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From perceived barbarity to "the fastest growing sport in the world,’’ MMA has come a long, bloody way and trust us when we say that it wasn’t easy, especially for the fighters. Despite being a major sport for the past two decades, there have been many great champions who have become mainstream attractions. Here are eleven of the finest warriors who have offered big doses of blood, sweat, and glory inside the cage.

Written By Theodoros II ForTCmag


Fedor Emelianenko never signed a contract to fight in the UFC, and frankly, who gives a shit! Fedor is the most loved Russian athlete in the history of American sports. Never have so many American fans cheered for a Russian athlete and in most cases against their fellow American athletes. Fedor was probably the first global superstar of the relatively new sport and his fame expanded from Russia to Japan and from the US to Brazil.

He was the RINGS Open-weight Champion from 2001 to 2003, the PRIDE Heavyweight Champion from 2003 to 2007, and WAMMA Heavyweight Champion from 2008 to 2010, remaining undefeated for over 10 years in an incredible career in which he beat numerous champions and hall of fame fighters. Emelianenko is also the longest-reigning top-ranked pound-for-pound fighter in MMA history and was recently voted the greatest MMA fighter of all time with a whopping 73% of the votes in the biggest MMA online poll that ever took place in Brazil, the native country of the runner-up, Anderson Silva, a fact that indicates the global acceptance and respect Fedor enjoys from the fans.


Georges St-Pierre recently decided to leave the sport of MMA for an undetermined amount of time. During his career however, GSP won the belt off the previous “most dominant Welterweight on the planet” (Matt Hughes) and then went on to face every single 170-pound challenger to his belt. To borrow a phrase from Joe Rogan, St-Pierre faced (and beat) a “murderer’s row” of contenders including Matt Hughes, Josh Koscheck, BJ Penn, Thiago Alves, Carlos Condit, Nick Diaz, and Johny Hendricks.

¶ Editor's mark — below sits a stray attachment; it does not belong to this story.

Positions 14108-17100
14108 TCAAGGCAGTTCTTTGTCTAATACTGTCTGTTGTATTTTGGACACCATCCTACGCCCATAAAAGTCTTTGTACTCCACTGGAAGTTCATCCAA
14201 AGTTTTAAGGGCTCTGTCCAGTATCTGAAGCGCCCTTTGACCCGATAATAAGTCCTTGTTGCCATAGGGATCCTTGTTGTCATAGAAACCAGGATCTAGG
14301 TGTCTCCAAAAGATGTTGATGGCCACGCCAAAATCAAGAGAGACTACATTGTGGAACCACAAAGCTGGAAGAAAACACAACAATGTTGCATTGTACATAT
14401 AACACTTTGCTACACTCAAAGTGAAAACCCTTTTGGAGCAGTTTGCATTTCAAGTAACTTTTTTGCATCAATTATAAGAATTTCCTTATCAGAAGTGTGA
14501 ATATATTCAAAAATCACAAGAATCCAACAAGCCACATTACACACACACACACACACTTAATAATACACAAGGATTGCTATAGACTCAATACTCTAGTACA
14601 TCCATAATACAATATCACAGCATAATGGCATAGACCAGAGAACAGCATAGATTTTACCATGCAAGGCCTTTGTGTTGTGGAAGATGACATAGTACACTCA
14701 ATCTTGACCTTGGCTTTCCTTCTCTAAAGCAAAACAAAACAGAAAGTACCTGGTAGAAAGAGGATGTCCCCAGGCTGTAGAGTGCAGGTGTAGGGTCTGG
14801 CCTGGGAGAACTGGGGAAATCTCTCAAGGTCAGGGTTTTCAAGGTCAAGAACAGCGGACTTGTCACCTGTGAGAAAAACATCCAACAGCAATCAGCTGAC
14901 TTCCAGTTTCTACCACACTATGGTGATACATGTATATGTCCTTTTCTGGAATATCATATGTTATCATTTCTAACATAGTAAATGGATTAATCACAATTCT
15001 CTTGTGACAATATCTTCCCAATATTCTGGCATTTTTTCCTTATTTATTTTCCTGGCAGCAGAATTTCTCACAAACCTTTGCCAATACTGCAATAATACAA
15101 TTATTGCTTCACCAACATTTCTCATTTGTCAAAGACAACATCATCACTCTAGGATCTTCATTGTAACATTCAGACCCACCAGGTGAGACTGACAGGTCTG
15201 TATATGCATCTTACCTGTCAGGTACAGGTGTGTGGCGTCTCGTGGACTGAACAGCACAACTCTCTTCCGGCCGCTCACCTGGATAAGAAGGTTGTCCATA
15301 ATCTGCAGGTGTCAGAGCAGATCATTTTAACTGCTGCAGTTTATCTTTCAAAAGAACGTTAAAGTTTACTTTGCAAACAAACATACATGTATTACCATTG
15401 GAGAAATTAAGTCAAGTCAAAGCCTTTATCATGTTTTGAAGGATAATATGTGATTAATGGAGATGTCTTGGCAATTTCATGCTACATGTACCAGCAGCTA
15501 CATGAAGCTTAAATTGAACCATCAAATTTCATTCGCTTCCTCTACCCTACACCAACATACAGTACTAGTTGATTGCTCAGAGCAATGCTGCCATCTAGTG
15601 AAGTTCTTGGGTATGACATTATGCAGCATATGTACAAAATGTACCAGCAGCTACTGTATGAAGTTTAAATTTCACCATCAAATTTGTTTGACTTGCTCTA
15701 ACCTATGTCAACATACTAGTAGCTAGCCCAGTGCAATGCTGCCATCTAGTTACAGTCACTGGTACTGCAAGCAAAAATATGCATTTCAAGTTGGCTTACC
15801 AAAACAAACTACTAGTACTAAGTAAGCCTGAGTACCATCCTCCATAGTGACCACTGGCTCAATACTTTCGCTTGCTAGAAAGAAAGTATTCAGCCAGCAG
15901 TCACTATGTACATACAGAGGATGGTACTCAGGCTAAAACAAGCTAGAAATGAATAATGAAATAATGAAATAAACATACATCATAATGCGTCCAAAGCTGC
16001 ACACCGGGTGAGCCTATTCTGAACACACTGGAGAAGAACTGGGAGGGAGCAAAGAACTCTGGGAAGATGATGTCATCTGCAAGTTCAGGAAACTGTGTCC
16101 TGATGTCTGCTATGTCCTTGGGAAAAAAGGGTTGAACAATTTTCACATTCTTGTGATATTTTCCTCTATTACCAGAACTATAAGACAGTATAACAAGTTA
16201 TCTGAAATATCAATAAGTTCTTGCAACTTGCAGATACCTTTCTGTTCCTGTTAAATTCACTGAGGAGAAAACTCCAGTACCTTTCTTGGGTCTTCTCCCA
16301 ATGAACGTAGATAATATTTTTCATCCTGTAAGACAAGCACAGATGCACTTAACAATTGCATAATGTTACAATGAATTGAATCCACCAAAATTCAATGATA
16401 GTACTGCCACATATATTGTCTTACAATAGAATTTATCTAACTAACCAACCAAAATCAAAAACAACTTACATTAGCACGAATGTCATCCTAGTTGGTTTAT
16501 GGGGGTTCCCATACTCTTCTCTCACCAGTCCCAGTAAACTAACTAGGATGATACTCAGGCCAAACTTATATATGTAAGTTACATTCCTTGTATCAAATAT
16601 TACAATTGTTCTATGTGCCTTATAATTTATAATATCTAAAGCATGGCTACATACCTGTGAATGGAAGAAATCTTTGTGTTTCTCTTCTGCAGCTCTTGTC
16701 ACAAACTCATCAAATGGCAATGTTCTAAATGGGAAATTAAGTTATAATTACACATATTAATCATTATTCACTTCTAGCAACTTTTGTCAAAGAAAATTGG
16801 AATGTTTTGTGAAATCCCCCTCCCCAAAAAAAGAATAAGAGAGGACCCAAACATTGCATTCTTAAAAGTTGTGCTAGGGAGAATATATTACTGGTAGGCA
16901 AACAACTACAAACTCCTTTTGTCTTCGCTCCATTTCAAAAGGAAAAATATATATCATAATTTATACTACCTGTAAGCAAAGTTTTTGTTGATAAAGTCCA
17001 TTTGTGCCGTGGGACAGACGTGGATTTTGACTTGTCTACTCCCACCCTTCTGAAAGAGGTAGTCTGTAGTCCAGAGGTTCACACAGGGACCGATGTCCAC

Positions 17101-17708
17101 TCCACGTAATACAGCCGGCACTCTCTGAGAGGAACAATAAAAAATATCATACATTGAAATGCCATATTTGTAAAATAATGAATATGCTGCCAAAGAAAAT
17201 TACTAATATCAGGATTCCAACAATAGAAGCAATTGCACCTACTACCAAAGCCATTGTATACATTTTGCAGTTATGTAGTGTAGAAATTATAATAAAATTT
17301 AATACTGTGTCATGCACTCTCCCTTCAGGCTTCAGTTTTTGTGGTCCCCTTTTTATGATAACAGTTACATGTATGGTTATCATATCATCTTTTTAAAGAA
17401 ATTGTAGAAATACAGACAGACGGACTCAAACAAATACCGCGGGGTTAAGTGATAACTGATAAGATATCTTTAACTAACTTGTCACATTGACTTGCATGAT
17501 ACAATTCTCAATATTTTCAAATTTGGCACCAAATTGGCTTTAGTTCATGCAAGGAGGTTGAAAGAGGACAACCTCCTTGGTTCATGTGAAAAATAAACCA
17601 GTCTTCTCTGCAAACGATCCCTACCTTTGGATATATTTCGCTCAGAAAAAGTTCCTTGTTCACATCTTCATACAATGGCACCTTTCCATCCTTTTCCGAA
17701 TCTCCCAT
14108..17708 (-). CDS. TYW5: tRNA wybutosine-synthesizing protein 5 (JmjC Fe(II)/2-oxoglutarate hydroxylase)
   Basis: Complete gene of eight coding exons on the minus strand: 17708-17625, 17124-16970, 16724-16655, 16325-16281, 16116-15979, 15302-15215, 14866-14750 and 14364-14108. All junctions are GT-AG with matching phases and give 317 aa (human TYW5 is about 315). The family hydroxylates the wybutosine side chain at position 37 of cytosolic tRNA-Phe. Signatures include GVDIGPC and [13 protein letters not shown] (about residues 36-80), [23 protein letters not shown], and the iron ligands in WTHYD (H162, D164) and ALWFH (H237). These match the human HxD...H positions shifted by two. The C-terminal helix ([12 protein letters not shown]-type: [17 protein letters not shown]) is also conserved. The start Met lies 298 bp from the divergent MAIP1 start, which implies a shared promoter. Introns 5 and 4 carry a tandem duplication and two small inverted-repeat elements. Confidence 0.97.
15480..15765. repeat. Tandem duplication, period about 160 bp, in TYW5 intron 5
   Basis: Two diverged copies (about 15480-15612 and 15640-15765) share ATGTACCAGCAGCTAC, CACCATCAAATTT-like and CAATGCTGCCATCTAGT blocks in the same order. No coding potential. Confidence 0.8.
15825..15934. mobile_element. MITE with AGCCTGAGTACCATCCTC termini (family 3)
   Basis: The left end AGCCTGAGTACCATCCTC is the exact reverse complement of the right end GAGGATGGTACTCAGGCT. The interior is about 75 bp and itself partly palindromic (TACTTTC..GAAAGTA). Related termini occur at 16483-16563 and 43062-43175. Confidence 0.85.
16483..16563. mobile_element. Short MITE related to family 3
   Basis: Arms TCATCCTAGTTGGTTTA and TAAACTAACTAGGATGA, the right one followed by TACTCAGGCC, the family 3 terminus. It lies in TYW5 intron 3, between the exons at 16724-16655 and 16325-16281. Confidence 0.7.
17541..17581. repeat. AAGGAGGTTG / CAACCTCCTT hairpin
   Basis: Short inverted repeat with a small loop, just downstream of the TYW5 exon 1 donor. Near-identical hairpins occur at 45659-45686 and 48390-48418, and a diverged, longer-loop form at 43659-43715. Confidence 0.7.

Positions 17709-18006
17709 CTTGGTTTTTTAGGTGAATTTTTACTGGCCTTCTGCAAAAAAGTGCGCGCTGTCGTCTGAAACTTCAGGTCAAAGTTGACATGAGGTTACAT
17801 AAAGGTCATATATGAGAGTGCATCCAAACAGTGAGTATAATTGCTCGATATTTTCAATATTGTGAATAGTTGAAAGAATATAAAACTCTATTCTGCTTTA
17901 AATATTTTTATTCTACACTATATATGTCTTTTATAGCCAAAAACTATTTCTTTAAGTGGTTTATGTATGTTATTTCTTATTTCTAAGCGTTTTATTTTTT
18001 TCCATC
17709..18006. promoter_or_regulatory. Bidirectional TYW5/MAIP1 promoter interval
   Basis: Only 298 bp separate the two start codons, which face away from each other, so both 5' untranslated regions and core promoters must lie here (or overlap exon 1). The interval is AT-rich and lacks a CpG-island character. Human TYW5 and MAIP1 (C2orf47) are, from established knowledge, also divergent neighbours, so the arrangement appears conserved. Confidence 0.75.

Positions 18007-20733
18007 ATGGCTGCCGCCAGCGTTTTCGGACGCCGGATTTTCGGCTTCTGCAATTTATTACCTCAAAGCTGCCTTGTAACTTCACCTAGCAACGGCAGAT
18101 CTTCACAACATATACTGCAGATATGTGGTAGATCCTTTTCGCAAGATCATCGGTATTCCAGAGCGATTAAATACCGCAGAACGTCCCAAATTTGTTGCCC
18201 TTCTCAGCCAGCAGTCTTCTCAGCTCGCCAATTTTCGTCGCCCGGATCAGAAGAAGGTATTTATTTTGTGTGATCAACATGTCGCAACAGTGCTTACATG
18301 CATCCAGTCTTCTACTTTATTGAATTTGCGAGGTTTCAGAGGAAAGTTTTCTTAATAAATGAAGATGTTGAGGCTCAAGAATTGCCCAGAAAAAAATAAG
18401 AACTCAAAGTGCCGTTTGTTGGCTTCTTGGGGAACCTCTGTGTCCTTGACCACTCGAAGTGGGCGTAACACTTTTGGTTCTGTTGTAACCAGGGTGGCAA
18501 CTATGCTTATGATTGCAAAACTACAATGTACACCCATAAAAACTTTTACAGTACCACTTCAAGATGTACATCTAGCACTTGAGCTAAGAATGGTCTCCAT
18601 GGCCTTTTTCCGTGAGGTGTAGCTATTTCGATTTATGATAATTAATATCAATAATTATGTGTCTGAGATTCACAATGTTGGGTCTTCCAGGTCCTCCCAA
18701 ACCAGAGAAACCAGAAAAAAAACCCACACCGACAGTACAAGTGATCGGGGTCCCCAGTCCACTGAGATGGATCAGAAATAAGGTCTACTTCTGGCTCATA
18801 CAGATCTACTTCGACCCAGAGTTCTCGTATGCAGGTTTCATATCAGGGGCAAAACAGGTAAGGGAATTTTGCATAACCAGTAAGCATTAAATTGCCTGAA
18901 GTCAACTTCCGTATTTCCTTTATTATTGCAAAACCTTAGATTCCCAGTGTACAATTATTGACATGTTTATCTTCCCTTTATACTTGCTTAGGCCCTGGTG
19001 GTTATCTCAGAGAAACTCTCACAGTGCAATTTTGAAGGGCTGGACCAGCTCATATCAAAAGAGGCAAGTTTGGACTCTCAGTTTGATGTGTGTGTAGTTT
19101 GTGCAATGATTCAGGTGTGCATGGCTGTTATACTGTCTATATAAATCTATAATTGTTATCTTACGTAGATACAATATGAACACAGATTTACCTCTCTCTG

In the meantime GSP did nearly everything a mainstream athlete ever could to maximize his earnings outside the Octagon. He appeared on reality TV, has already appeared in two films, and he’s expected to portray the villain in the new Captain America movie. He also has huge endorsements, is a best-selling author, a fitness guru, and a certified ladies man. That, my friends, is why GSP is not only one of the three greatest fighters of all time but also one of the smartest, if not the smartest ever.


The “Spider” was recently destroyed twice by the younger and stronger Chris Weidman, but he remains one of the best fighters to ever step foot in the Octagon. The Brazilian Master holds the longest title defense streak in UFC history, with 10 title defenses. Now, for all the fans Silva has made over the years, he has just as many haters, who discredit him over his five losses to lesser-known opponents and accuse him of near-starving himself in order to stay in one of the weakest UFC divisions around, the middleweight. Despite what the haters might claim, facts and numbers don’t lie.